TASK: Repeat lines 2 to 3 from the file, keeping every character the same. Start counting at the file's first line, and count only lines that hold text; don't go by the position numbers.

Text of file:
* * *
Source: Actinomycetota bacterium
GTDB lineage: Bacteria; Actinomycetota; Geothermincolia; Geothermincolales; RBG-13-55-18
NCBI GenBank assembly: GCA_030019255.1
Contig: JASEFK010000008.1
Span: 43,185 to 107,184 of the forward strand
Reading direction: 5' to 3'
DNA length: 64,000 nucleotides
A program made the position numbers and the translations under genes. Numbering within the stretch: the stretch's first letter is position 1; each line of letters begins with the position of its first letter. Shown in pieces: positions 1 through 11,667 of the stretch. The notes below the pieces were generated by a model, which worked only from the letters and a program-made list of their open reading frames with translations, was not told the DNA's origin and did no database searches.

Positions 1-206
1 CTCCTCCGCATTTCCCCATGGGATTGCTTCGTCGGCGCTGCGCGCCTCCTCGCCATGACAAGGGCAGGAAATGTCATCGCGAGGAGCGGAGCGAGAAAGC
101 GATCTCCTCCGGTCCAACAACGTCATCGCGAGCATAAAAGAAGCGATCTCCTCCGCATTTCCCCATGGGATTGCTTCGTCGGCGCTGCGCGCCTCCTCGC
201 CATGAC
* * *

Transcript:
GTDB lineage: Bacteria; Actinomycetota; Geothermincolia; Geothermincolales; RBG-13-55-18
NCBI GenBank assembly: GCA_030019255.1